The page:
“Am I Too Old for an Autism Diagnosis?”

3 min read

I work with clients from their late teens into their late 70s. One question some of my older clients ask, particularly those over the age of 60, is whether there’s any point in pursuing an autism diagnosis at their age. After all, they’ve already lived an entire life without knowing.

The reality is that living with undiagnosed autism is challenging. Many undiagnosed autistic adults, particularly older adults who grew up in an era of increased ignorance and reduced acceptance of autism, camouflage their autistic traits heavily. Camouflaging, or masking, involves hiding the traits that are most likely to reveal you as autistic and hiding the levels of anxiety and discomfort you experience in social situations and as the result of sensory or emotional overwhelm.

Camouflaging is linked with mental health issues, including anxiety, depression, and suicidality.1 So while these older adults have gotten through life thus far, it’s often been tough to do so.

Source: Josie Elias/Envato

Source: Josie Elias/Envato

Receiving a diagnosis offers the potential of a life where you recognise and respect your needs as different and valid. It allows you to re-evaluate past experiences—perhaps, for example, being bullied and ostracised for being different, which is commonly experienced by autistic people.2 A diagnosis also allows you to access the correct type of medical and therapeutic support and can help you better explain your experiences to your friends and colleagues.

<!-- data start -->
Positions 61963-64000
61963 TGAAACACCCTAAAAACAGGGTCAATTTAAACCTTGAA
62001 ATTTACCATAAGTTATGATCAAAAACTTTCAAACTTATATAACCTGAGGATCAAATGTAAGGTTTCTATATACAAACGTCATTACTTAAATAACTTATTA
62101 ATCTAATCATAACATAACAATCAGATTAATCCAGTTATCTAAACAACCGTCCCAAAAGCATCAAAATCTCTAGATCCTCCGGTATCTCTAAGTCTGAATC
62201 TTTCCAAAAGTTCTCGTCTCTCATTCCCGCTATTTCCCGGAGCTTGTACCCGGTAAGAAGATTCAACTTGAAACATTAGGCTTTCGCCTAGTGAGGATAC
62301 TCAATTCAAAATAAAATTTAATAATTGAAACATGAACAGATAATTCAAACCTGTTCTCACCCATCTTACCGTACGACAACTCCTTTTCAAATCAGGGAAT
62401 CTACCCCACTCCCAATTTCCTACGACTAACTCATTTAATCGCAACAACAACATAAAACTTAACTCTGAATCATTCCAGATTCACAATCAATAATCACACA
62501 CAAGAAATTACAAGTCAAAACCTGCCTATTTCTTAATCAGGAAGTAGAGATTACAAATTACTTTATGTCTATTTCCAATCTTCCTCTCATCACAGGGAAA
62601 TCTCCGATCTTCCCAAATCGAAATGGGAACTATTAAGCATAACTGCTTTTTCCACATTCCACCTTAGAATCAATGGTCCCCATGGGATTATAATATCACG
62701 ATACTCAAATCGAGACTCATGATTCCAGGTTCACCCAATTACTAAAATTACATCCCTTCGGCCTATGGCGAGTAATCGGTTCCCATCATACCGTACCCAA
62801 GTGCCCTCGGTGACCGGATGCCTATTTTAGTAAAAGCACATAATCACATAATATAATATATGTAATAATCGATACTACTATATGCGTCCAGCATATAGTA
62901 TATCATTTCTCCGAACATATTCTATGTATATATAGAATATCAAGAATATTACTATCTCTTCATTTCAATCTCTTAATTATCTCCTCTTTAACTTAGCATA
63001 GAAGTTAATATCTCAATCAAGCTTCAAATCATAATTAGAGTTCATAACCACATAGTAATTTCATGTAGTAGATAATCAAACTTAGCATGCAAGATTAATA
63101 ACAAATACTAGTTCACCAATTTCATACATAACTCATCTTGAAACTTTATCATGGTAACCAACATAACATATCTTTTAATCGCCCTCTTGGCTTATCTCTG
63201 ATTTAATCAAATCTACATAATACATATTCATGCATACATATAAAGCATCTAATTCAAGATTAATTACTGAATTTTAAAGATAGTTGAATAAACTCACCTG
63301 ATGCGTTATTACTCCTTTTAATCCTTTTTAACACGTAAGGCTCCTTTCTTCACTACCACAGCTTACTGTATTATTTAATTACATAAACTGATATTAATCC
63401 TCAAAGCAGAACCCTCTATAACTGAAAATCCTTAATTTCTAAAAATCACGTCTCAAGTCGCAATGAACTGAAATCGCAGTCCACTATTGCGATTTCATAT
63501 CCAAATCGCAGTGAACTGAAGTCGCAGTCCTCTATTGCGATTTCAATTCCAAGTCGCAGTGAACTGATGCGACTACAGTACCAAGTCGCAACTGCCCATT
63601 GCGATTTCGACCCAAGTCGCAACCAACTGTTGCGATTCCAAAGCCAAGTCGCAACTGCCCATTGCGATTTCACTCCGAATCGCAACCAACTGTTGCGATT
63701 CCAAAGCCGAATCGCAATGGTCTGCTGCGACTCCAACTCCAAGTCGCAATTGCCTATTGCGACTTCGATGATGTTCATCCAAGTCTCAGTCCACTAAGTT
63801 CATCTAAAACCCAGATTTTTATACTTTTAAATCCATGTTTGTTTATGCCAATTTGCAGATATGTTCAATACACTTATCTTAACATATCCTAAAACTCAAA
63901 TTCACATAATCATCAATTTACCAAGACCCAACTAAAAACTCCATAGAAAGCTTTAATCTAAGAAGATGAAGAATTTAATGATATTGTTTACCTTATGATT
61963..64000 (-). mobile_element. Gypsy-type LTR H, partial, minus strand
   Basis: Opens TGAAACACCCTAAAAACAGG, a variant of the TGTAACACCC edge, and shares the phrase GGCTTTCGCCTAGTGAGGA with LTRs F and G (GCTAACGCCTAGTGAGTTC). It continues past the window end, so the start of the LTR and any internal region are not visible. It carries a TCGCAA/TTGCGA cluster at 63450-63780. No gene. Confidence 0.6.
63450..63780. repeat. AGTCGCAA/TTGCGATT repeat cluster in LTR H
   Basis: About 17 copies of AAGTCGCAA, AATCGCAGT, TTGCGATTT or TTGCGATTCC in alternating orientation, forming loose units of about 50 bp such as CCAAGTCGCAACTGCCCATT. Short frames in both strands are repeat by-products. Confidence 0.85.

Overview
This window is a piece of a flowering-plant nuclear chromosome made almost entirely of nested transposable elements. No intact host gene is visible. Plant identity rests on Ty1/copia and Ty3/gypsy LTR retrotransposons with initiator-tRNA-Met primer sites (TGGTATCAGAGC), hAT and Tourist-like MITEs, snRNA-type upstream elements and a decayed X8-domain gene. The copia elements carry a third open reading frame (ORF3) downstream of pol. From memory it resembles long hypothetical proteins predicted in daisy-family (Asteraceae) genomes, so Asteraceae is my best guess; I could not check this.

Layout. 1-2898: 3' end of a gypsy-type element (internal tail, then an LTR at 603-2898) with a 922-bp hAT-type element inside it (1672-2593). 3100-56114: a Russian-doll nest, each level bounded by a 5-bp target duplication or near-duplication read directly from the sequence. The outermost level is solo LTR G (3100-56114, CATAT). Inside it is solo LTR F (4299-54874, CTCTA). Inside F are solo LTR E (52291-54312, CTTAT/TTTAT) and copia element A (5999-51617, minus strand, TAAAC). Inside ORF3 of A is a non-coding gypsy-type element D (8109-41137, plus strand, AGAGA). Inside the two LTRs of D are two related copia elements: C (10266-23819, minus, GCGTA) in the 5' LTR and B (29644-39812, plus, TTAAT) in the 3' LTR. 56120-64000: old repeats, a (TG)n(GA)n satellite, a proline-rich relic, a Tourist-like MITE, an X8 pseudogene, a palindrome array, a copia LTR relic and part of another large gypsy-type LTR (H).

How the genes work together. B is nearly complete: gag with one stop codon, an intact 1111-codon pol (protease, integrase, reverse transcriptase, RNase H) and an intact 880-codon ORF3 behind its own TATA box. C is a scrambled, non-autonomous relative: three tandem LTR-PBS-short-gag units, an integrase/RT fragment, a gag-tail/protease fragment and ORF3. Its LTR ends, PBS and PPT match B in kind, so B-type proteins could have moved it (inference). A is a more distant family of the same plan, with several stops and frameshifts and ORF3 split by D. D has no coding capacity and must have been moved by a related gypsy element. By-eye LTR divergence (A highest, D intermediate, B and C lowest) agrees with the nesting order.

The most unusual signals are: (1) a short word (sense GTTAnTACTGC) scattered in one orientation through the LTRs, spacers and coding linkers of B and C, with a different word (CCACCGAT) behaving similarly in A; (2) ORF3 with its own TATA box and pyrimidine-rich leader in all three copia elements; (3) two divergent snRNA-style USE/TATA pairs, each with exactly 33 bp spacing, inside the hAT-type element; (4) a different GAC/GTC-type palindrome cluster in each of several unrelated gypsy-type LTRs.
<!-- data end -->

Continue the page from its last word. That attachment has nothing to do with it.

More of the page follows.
Some of my clients who have received a diagnosis later in life have shared the impact of their diagnosis with me. Mandy, 62, told me, “I have truly never felt the way I do now. It’s as if I’ve been waiting all my life for something and now I have it. It’s down to feeling validated and understanding all these parts of my past that had been a mystery up until now.”

Sarah, 74, described the change in her life since being diagnosed as autistic. “I don’t really have the words to describe how the diagnosis has changed my life. It’s everything. I can breathe easier. I’m kinder to myself. I’ve stopped putting myself out there all the time for my adult children and I take time for my interests. I feel like I can make this phase of my life one of the best.”

Anthea, 76, told me, “I didn’t tell a soul I was going for a diagnosis. I was terrified about the whole process. I thought people would think I was ridiculous at my age. I thought I was ridiculous! But knowing I’m autistic is the single best thing I’ve ever done. I’m finally learning to be kind to myself, to accept myself. And that’s huge, after a whole lifetime of thinking I’m a failure.”

A diagnosis at any stage in life doesn’t always provide what autistic people might expect, particularly concerning accessing post-diagnostic support, including therapy. In addition, accessing a diagnosis isn’t always easy. Yet as my clients’ experience above reveals, it can create a significant shift in perspective, which often leads to self-awareness and supportive changes in behaviour.

If the issue that’s holding you back from pursuing a diagnosis is your age, don’t let it be. Age shouldn’t be a barrier to improving your quality of life.

To find support near you, visit the Psychology Today Therapy Directory.

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